Finding Treu value

"You find a longsnapper of Adam's quality, you certainly don't want to move him around and have him play four quarters of a game. When he has to make that critical snap that fatigue factor sets in and all of the sudden the rhythm he has as a longsnapper changes a little bit because the hands get beat up." -- Raiders head coach Bill Callahan

 

The Oakland Raiders may have another quandary regarding the competition for the center position – specifically pertaining to Adam Treu.

            The issue is not related to Treu's ability to play the position but do the Raiders want to sacrifice his longsnapping skills? Treu started 16 games in the 2001 season after starter Barret Robbins sustained a season-ending knee injury while Aaron Graham handled the longsnapping chores. Those duties are a "no news is good news" proposition. If the job is perfectly executed, nothing is said but if the snap goes awry, everyone notices.

Treu, Robbins and Matt Stinchcomb are all competing for the starting job at center. Robbins, a Pro Bowl selection, is trying to come back from his much-discussed Super Bowl Eve incident and arthroscopic knee surgery.

"Adam has always stepped up to the plate," Raiders head coach Bill Callahan said. "That one year where we lost Barret, he played 16 games through the playoffs. He did an incredible job. It's amazing that we were able to function when Barret did go down."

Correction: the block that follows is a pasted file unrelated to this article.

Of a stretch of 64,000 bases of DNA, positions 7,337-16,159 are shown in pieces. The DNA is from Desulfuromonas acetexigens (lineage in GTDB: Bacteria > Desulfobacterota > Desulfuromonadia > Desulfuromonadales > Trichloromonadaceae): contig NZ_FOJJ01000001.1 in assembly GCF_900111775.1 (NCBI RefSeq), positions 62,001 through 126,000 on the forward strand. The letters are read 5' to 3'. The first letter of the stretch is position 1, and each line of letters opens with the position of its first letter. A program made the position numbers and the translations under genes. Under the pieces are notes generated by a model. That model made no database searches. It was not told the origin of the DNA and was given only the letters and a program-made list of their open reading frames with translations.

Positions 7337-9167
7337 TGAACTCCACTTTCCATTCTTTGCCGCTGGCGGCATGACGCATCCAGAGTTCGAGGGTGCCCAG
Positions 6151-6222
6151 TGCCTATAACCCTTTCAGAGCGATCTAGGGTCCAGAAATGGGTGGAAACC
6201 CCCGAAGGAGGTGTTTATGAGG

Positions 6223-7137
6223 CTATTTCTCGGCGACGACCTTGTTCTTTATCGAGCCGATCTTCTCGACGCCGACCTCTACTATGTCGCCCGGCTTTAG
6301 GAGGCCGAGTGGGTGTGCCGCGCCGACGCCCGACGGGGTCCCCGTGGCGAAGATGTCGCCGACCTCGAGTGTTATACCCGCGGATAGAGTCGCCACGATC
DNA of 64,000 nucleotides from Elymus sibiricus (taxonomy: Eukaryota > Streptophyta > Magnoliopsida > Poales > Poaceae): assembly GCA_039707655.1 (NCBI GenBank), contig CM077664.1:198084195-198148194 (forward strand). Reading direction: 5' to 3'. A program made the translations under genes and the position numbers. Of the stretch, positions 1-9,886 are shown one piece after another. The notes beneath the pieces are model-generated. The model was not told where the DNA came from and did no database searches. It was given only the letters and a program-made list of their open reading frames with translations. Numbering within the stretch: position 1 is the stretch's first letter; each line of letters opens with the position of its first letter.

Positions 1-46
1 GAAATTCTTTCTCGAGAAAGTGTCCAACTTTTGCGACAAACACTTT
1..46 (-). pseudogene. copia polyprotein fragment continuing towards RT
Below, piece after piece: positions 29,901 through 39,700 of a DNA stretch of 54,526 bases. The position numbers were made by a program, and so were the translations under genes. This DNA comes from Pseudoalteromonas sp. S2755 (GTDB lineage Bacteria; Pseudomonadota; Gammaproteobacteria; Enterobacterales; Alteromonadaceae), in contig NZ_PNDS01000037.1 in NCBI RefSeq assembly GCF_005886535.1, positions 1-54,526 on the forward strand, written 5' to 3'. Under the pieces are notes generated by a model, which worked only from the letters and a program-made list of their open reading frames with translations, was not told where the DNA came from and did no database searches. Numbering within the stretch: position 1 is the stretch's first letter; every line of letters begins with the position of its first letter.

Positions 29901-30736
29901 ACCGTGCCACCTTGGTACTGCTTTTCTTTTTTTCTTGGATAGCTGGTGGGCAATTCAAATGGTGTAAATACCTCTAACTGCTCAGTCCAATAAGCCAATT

Treu started the Super Bowl and filled in capably. The problem with Treu starting is not ability-related but finding a potential replacement for his longsnapping. Tight ends Doug Jolley, a starter, and David Newman, a free agent backup, are two candidates.

"It's a legitimate question because you look at how hard it is to find longsnappers and develop them is truly a task," Callahan said. "You find a longsnapper of Adam's quality, you certainly don't want to move him around and have him play four quarters of a game. When he has to make that critical snap that fatigue factor sets in and all of the sudden the rhythm he has as a longsnapper changes a little bit because the hands get beat up."

Stinchcomb has been working more frequently in recent practices with the first-unit. Stinchcomb was originally drafted in the first round as a tackle in 1999 but started at guard in place of an injured Mo Collins for six games.

"I think they're both competing hard. I continue to say that we know what Adam Treu is," Callahan said. "We know what he's done. We respect that and appreciate it but here's Matt Stinchcomb. He's an intelligent guy. He's got great quickness at the point of attack. He has the ability to communicate all the calls. It's a difficult thing to do for a guy moving in from left tackle all the way to the primary point position. If anybody can do it, Stinchcomb can."

 Vince D'Adamo can be reached via e-mail at vdad7@yahoo.com

 


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